Watership Down

Monday, November 30, 2009


Watership Down
Richard Adams, 1972

I first read Watership Down in tenth grade, I think.  We had to read one extra book per term that had some scholarly merit, and everyone seemed surprised that I was jumping at the chance to lug around the giant hard cover edition of this book.  At the time, it was one of the longer books I'd read (hadn't started in on Tad Williams at the time).

It has some of the most wonderful world-building I've ever read.  As a society of non-humans, it is clear and complete.  The adventures of Hazel and the others seem plausible, their behavior not too out of line for real rabbits.  Both the greatness, and the weaknesses, come from how rooted in reality the story feels.

The trouble I had on this read-through was with occasional bits of the narrative voice.  Adams presents his book as if it were translated from the rabbit language, and so, especially at the beginning, there are needless asides explaining this and that from a human perspective.  It depends on my mood how distracting or charming I find this, but I always cringe when he compares their instincts to “primitive people”.  Dated, check.
Rabbits, of course, have no idea of precise time or punctuality.  In this respect they are much the same as primitive people, who often take several days over assembling for some purpose and then several more to get started.  Before such people can act together, a kind of telepathic feeling has to flow through them and ripen to the point that they all know that they are ready to begin.  Anyone who has seen the martins and swallows in September, assembling on the telephone wires,....has seen at work the current that flows...to fuse them together and impel them into action without conscious thought or will...
Many of the asides do serve to ground the work firmly in rabbit behavior, as observed in Lockely's The Private Life of the Rabbit, which Adams used as his primary research and inspiration.

I understand some of the feminist criticism of the work, many of the does are shallow characters, and the whole second half of the book concerns solving the problem of a lack of females.  Also it's short-sighted at best to impose human assumptions regarding relative strength and societal gender roles on other species.  Again, some aspects are dated.  This didn't bother me while reading, though.  In defense of the book, the bucks complain when asked to dig (primarily a female activity for rabbits), and several does we see more of are courageous and clever.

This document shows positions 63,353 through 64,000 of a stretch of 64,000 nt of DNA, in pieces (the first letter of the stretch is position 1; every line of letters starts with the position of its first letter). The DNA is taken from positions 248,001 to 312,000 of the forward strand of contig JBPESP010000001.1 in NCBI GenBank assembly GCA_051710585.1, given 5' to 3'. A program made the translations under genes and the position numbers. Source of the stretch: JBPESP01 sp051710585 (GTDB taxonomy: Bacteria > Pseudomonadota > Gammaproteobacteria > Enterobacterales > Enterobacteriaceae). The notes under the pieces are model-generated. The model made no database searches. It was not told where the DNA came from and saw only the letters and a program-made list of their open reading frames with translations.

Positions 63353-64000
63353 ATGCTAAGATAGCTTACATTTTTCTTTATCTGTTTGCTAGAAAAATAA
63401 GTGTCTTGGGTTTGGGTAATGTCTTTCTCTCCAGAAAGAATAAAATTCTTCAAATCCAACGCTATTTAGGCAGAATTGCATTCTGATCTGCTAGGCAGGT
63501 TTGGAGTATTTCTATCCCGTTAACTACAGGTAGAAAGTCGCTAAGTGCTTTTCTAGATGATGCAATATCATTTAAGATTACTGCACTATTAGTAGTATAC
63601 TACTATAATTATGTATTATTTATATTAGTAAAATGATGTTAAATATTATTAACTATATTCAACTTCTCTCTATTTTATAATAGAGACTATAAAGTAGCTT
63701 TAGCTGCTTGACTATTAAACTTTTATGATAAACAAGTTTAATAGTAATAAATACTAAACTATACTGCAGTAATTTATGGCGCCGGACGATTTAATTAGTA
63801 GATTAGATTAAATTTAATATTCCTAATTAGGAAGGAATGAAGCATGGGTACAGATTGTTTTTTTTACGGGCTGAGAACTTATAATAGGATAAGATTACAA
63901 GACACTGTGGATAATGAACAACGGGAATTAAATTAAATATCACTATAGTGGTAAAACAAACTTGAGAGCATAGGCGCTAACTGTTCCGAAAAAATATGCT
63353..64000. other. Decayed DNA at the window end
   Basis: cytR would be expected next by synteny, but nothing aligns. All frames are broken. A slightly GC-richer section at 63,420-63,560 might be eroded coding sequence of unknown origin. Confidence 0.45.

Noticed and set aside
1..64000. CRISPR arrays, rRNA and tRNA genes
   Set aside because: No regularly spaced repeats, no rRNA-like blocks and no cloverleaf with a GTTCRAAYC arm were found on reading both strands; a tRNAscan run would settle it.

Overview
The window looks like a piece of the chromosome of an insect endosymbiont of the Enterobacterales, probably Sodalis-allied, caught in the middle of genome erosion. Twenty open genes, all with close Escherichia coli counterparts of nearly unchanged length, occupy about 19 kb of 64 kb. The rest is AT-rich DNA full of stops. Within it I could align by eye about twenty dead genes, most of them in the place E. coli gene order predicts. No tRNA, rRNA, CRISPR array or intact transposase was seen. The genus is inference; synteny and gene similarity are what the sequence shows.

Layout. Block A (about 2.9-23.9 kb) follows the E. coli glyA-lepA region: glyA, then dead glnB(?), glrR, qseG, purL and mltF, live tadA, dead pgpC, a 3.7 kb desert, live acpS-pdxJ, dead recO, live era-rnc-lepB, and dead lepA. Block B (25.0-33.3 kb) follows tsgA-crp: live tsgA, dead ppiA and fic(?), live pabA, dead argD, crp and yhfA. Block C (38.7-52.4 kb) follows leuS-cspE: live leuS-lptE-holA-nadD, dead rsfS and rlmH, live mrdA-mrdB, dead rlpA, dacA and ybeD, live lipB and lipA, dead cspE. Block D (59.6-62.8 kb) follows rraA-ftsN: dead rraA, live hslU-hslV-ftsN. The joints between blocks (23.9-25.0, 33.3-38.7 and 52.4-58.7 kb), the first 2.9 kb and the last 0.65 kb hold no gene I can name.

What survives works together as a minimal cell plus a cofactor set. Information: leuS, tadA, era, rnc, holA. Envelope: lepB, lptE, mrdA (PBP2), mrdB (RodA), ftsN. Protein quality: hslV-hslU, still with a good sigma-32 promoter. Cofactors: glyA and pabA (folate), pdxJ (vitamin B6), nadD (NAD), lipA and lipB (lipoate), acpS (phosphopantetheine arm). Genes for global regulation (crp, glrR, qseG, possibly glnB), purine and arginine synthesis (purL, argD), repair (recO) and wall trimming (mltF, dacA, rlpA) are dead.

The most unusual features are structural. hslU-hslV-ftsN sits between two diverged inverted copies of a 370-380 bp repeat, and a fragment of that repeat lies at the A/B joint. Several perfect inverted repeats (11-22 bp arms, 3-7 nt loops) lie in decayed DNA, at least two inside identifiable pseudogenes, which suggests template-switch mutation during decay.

Furthermore, it never bothered me that the bucks' primary concern when it comes to does is the future of the warren.  They're rabbits.  They enjoy the company of and bond emotionally with the does, but the final truth is that without children, their community will soon die out.  I actually respect it for being so biologically honest, not giving me some sentimental human reasoning for why they need to bring does to the warren.

It's a grand adventure story at heart, a riff on Exodus and The Odyssey.  The rabbit society is so fully realized, with traditions, proverbs, myths, all bound up with the truth that it's a dangerous and frightening world for rabbits, even among their own kind.  It's one of those books that I think everyone should read, a great story, a group of varied heroes, fearsome villains, and the simple goal of a new home.

First night out for eleven rabbits:
Pipkin sat trembling under a fern, his ears drooping on either side of his head.  He held one paw forward in an awkward, unnatural way and kept licking it miserably.  Fiver was little better off.  He sill looked cheerful, but very weary.  Hazel realized that until they were rested they would all be safer where they were than stumbling along in the open...But if they lay brooding, unable to feed or go underground, all their troubles would come crowding into their hearts...He had an idea.